The book is a deep and ranging analysis of insomnia causes, consequences, and fixes in the midst of daily life as Harvey experiences it. She emphasizes the effects insomnia has on her being. “There’s a force at work that doesn’t wish for my wellbeing; it feels personal” (p. 31). She applies her considerable literary skills to creating lasting impressions of the nocturnal suffering persistent insomnia produces. 

She speaks, for example, of the “blankness and blackness; the yawning expanse of a night awake” (p. 5), and “the texture of the passing hours and the texture of my thoughts as the night abrades them” (p. 26). She refers to “the shapelessness of a life without sleep, where days merge unbounded” (p. 104). She hears the “distant smear of sound” from an airplane overhead while she’s awake at four in the morning (p. 89). Many other such examples abound rendering Harvey’s insomnia instructional and unforgettable.

Harvey also displays her literary skills when showing how her thinking becomes counterintuitive when wondering what deal she could cut in return for sleep.
Insomnia has turned me into a haggler...When none of that works, it turns me into a beggar. I find myself pleading with it in the hope it will grant me what I want, when why would it? How could it? How could insomnia grant sleep? Isn’t insomnia the very last thing in the world to plead to for sleep? (p. 87-88)
In the course of seeking help, Harvey offers a critique of the care she received during interactions with her doctor. “No part of me wants to go to the doctor. I’ve come to dread it, to feel in it an absolute humiliation” (p. 120). Her humiliation comes from imagining what her doctor must think of her always complaining about not getting any sleep.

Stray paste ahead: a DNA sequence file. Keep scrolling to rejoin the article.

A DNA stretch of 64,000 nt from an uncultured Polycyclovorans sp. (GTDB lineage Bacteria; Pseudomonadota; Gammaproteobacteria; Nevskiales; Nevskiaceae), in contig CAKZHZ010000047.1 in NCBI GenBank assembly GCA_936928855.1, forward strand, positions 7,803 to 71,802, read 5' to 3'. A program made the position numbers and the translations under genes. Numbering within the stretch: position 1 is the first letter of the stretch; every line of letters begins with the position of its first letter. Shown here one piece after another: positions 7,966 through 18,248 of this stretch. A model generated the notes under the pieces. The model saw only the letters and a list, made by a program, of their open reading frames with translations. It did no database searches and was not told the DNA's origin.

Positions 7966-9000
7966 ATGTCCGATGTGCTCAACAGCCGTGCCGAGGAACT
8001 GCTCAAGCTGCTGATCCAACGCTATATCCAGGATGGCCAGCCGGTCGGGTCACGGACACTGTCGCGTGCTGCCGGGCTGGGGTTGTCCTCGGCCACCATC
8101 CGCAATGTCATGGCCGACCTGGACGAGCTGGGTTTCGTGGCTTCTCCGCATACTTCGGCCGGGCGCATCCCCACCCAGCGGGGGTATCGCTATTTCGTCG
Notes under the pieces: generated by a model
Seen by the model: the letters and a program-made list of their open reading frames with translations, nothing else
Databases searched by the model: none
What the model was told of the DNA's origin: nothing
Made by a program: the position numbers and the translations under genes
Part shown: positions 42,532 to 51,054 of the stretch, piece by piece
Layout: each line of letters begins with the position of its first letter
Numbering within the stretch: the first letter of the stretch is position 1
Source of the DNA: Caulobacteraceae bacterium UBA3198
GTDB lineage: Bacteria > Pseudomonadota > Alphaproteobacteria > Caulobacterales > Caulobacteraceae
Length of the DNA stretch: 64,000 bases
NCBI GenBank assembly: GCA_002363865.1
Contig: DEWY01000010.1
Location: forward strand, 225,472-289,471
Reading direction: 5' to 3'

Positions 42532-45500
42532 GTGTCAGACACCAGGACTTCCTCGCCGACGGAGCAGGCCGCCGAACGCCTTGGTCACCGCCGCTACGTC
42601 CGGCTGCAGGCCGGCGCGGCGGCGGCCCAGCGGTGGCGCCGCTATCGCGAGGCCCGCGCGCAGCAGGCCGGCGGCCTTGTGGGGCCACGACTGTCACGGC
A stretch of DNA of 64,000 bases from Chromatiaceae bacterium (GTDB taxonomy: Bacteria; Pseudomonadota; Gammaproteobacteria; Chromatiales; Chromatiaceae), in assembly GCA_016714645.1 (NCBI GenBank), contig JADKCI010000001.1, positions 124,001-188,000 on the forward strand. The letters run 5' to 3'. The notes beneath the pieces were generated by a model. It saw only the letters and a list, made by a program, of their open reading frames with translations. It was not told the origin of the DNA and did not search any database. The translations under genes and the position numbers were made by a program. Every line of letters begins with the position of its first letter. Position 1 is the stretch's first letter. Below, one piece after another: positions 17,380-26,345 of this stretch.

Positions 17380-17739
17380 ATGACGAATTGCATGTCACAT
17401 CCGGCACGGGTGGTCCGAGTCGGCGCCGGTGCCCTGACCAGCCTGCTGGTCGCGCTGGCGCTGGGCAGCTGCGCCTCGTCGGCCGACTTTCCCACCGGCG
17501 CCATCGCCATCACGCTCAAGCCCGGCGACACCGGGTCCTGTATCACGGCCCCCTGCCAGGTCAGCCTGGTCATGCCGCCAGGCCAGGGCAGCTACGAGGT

People in Syria can sleep with bombs falling, why can’t you sleep on your king-size mattress with your winter-togged duvet and your kelp-scented hair on a fake-down pillow under a bomb-free sky? What pea disrupts your sleep, princess? A passing Audi? What paucity and fragility of spirit has left you relying on drugs to do that which is the natural inheritance of all animals everywhere and forever? (p. 40-41)
Many people with insomnia and other chronic conditions will be familiar with the impression Harvey’s doctor gave her, and may harbor similar resentments. She grants, however, that “some of it can’t be helped – the human body is perishable, medicine is imperfect” (p. 40). Further to this point, she draws from epistemological problems in science.
At its deepest reaches, experimental science becomes theoretical, abstracting from known observations and data to build explanatory models. Theoretical physicists are as much philosophers as scientists; amid the elasticity of their thinking is the central tenet: I do not know. (p. 98)
All this is to say, people “should not let themselves get to the point of needing medicine” (p. 40). True enough for those who can. To those who can’t, Harvey would advise that they not lose sleep over it.


Samantha Harvey is the author of many novels, one of which, The Wilderness, was a Man Booker Prize finalist, an Orange Prize finalist, a Guardian First Book Award Nominee, and a Betty Trask Prize winner.


Grove Press

Place Published

New York



Page Count